What is the State Bird of North Carolina? (And Why with Pictures)

State Bird of North Carolina- The Northern Carolina is a part of United Nation. The place has United Nation’s 9th highest population and ranks 18 in size. North Carolina has named the grey squirrel as it’s state animal.

In the year of 1943, North Carolina decided to name it’s state bird. For their state bird they chose the Northern Cardinal (Cardinalis cardinalis). This bird is medium in size and their feathers are crimson red in colour. They generally breed in the swamps, city parks, woodlands and urban areas of North Carolina.

What is the State Bird of North Carolina? (And Why with Pictures)

A male northern cardinal perched on a fence in the snow.

Why is the Northern Cardinal the state bird for North Carolina?

The North Carolina has given this bird the state bird title for its services that it provides to the state. It keeps their farms safe from harmful animals and plants. By eating the insects and weed seeds in the garden it keeps it safe. The value of the state bird has been seen in the North Carolina General Statutes Chapter 145, Section 145-2.

When did the Northern Cardinal become the state bird of North Carolina?

North Carolina did not decide to name it’s state bird till 1943. But after a lengthy period of waiting for state symbols to be designated, it took this step. Illinois, Indiana, Kentucky, Virginia, Ohio, and West Virginia all these places have named Northern Cardinal as their state bird.

In 1943 the legislation made it mandatory as North Carolina had always been fond for a colourful songbird who lives in their state all year, to be their state bird. For choosing this name the North Carolina Bird Club conducted a public opinion poll. 23000 people voted  for 26 bird candidates. Northern Cardinal won it with 5000 votes. On their advice the state legislature came to this conclusion as per NCPedia.org.

What does the North Carolina state bird look like?

Northern Cardinal in flight

What does the North Carolina state bird look like?

The Northern Cardinal males have vivid crimson red feathers, while females have reddish-brown feathers. Both sexes of these birds reach roughly the same size. Physically, the two sexes of the bird look very similar to each other as well. Both sexes have a black bill that is easily identified.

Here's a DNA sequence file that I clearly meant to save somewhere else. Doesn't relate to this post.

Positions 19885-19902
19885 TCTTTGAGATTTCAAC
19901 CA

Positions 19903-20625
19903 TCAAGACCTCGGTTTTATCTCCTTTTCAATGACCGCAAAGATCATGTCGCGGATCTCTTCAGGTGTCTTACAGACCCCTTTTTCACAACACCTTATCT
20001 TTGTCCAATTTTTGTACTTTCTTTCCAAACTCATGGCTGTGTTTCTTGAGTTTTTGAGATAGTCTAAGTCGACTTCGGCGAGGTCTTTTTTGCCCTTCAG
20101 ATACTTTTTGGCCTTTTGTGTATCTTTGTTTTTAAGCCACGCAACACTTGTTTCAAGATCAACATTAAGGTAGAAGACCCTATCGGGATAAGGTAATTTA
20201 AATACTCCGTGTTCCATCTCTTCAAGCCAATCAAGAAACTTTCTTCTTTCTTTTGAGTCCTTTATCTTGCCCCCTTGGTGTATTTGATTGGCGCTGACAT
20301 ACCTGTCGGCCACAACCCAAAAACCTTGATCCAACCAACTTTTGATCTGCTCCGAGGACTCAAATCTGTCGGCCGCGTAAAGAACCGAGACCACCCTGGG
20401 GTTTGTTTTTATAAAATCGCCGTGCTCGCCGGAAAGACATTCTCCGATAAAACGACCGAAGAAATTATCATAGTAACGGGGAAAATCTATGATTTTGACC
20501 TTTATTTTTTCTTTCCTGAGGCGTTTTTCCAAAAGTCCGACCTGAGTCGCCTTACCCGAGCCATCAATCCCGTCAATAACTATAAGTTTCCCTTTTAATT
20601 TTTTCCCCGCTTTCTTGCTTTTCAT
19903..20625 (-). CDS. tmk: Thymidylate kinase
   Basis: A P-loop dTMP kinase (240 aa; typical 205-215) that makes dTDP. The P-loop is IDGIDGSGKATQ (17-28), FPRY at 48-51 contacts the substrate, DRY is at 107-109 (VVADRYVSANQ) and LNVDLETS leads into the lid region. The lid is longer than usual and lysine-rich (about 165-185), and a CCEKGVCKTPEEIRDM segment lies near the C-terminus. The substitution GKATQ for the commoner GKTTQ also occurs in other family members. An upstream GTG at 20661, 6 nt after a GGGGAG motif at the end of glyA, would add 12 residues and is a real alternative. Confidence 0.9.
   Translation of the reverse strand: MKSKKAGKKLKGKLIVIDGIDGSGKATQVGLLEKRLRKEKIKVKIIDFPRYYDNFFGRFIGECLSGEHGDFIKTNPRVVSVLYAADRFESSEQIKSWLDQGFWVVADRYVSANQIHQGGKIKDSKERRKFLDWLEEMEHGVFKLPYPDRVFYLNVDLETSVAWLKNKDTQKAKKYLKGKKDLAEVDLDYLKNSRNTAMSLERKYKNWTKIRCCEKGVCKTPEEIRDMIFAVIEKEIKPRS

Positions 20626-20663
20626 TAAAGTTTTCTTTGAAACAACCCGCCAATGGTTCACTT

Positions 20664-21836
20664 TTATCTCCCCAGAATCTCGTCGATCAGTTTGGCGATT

The Northern Cardinal is eight to nine inches long from top to bottom, with a width of the wings of 10 to 12 inches. North Cardinal are small birds that weights only 1.4 ounces to 1.7 ounces.

How do these Northern Cardinals behave?

Northern Cardinals are not pet birds and do well in wild like shrubbery. They have a life span of approximately 13 to 15 years. They find their partner and then build a nest. As they are songbirds they sing for communication with their mate. They incubate their eggs for 11 to 13 days, while the mother protects the nest, the father goes hunting food. When the children come out the food requirement increases.

Both the male and female cardinal make communication sounds like “purty-purty-purty” or “cheer-cheer-cheer,” when they are separated for hunting. As the baby cardinals do not hatch with full feathers they require their mother to defend them from the predators. Therefore, the females are seen less than the males. While males are busy hunting food, females protect their children.

How do these Northern Cardinals behave?

A female Northern Cardinal

Do Northern Cardinals form communities?

Northern Cardinals live like mockingbirds with their family whom they protect viciously. The Cardinals are born fighters and they are ready to defeat their predators for their region and family. If you do not want yourself to be attacked by a cardinal, do not approach a cardinal’s nest. The male cardinals also protect their breeding territory from their species of anyone tries to invade it. Often they also try to attack their reflection in mirror or glass windows.

Cardinals have an ability to recognize their species members, other animals as well as humans. Despite having tiny brains they are not stupid.

What do Northern Cardinals eat?

Northern Cardinals are carnivores birds that enjoy feeding on insects and weed seeds like Mockingbird. Farmers love these birds as they protect their farms from crop damaging insects. These birds do not migrate and enjoy the food available in their area. They love to eat sunflower seeds.

What do Northern Cardinals eat?


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